Building institutions to guard against excessive state debt
After a decade of relative tranquillity on international financial markets, the problem of excessive government debt reappeared in 2007–8. Now the dangers of a lack of fiscal sustainability and transparency threaten not only in Greece, Ireland and Portugal, but in certain new EU member-countries, including Hungary, Romania and Latvia. The role of political cycles in sovereign debt crises now seems quite evident, but effective earlywarning systems are not broadly available yet. The paper reviews certain indicators used as predictors, but the role of subjective perceptions of single countries' risk factors by the international investor community is assessed as well. More widespread use of appropriate institutional tools to prevent sovereign debt crises is proposed.
Interlocking budget challenges in 21st century Europe
The developed world really recovered from the crisis of the 1970s only two decades later, in the 1990s. Europe experienced a hitherto unknown degree of budgetary centralization whose alleviation became the prime task. So the first decade-and-a-half of the new millennium, an age of great alleviation, led to conditions favourable to economic growth, especially in the 1990s, and several countries successfully stabilized their economies. At the same time it became increasingly apparent that no really significant reduction in government expenditures could be expected. So the focus of economic theory and economic policy necessarily shifted from the size of the state to its quality and efficiency of governance. But beneath a peaceful surface and amid some partial successes, further budget challenges arose in Europe. An ageing population with an altering age structure presaged an increase in associated state spending, while the continent's competitive position worsened due to a change in relative world economic power relations and to globalization. The study examines the budgetary effects of these three, interlocking challenges on Europe, through an international comparison covering the years around the turn of the millennium, and also the likely requirements after the crisis of 2007–9.
Methods of capital allocation and their characteristics in practice
Risk capital allocation in finance is important theoretically and also in practical applications. How can the risk of a portfolio be shared among its sub-portfolios? How should the capital reserves be set to cover risks, and how should the reserves be assigned to the business units? The study uses an axiomatic approach to analyse risk capital allocation, by working with requiring basic properties. The starting point is a 2010 study by Csóka and Pintér (2010), who showed that the axioms of coherent measures of risk are not compatible with some fairness, incentive compatibility and stability requirements of risk allocation. This paper discusses these requirements using analytical and simulation tools. It analyses methods used in practical applications that have theoretically interesting properties. The main conclusion is that the problems identified in Csóka and Pintér (2010) remain relevant in practical applications, so that it is not just a theoretical issue, it is a common practical problem. A further contribution is made because analysis of risk allocation methods helps practitioners choose among the different methods available.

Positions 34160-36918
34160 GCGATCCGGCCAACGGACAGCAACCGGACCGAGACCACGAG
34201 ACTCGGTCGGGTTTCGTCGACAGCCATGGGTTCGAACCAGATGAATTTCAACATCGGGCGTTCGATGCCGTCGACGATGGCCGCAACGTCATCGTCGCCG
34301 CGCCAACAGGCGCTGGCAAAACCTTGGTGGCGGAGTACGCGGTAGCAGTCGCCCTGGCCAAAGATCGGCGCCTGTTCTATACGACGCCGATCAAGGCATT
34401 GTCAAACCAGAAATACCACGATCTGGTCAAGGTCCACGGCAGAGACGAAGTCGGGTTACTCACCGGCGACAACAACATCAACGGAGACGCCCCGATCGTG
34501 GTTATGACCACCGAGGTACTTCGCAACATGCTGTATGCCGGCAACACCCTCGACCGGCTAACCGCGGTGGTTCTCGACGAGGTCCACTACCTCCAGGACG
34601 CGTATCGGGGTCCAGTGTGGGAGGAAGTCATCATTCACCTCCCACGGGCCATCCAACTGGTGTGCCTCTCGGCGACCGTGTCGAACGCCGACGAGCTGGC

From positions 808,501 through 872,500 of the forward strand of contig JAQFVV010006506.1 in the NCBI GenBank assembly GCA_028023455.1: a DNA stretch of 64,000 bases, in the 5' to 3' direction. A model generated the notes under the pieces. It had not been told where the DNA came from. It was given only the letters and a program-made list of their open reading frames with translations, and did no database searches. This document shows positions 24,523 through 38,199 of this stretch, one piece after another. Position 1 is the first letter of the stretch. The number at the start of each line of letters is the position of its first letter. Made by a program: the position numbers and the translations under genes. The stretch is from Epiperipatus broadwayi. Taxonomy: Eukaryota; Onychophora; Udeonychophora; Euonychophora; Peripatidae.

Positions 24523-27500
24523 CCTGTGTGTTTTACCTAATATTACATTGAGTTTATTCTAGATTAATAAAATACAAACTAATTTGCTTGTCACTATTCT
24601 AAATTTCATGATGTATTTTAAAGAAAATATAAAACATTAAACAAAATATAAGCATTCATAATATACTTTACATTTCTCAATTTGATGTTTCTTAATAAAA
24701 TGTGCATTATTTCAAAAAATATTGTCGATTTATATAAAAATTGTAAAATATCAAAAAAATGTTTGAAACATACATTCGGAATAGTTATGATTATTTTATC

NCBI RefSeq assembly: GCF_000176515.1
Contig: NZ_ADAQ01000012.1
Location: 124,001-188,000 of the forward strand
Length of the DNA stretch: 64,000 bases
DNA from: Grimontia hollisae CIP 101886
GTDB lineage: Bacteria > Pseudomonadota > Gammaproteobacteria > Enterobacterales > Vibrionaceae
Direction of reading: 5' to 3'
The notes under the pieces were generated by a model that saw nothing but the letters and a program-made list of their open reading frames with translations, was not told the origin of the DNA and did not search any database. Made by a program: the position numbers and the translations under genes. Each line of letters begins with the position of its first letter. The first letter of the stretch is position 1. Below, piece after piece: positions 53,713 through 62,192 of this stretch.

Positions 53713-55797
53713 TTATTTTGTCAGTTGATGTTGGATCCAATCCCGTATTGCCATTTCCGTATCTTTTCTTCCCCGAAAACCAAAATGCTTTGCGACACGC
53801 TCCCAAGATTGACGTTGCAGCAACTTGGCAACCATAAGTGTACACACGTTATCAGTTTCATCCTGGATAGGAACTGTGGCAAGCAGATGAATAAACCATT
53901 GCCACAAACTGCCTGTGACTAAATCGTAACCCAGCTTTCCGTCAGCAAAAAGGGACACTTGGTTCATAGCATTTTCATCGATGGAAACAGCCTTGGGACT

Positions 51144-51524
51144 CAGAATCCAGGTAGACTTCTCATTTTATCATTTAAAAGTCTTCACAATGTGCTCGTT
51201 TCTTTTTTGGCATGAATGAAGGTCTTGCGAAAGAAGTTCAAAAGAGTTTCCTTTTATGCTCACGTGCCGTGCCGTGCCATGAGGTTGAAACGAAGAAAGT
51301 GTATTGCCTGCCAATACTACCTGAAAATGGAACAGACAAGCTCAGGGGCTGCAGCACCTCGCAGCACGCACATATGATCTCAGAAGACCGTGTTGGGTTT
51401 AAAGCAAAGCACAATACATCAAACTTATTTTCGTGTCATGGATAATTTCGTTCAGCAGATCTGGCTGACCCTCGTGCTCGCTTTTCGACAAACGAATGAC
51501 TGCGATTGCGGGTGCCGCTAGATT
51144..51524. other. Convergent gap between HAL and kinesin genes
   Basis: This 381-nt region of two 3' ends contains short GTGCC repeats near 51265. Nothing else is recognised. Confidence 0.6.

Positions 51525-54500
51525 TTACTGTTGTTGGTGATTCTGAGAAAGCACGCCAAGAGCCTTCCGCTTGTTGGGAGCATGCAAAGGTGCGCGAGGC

Verseny és szabályozás
The role of corporate liquidity management under secured debt financing. Results of the bargaining approach
This paper investigates what the liquid asset ratio for firms should be. Financing constraints significantly influence motivations for liquidity hoarding. The article shows the determinants of secured debt services for three different information cases of a lender-borrower relationship. First, it examines the strategic debt service under full information, and then, assuming non-observable entrepreneurial efforts, it gives the ex ante and ex post equilibria of the strategic debt service. The third case supposes non-verifiable firm information; this provides the optimal corporate liquidity policy and explains the contrary propositions. It shows that under not fully secured collateral, 1. the debt contract is renegotiable; the lender cannot avoid the strategic debt service, 2. there is no ex post optimal Pareto efficient solution to liquidity policy, because the corporate liquidity ratio is determined by the bargaining power of the partners in the debt contract.